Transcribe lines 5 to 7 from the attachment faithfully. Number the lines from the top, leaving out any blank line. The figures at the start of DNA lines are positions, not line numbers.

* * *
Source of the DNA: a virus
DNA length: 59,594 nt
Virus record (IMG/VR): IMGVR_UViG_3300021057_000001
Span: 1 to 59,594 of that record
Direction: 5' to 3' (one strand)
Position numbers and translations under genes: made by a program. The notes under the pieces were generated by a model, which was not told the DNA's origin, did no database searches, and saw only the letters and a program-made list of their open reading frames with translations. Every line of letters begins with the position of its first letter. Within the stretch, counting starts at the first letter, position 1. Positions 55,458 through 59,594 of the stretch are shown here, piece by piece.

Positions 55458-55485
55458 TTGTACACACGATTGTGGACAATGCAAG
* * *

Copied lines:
Direction: 5' to 3' (one strand)
Position numbers and translations under genes: made by a program. The notes under the pieces were generated by a model, which was not told the DNA's origin, did no database searches, and saw only the letters and a program-made list of their open reading frames with translations. Every line of letters begins with the position of its first letter. Within the stretch, counting starts at the first letter, position 1. Positions 55,458 through 59,594 of the stretch are shown here, piece by piece.

Positions 55458-55485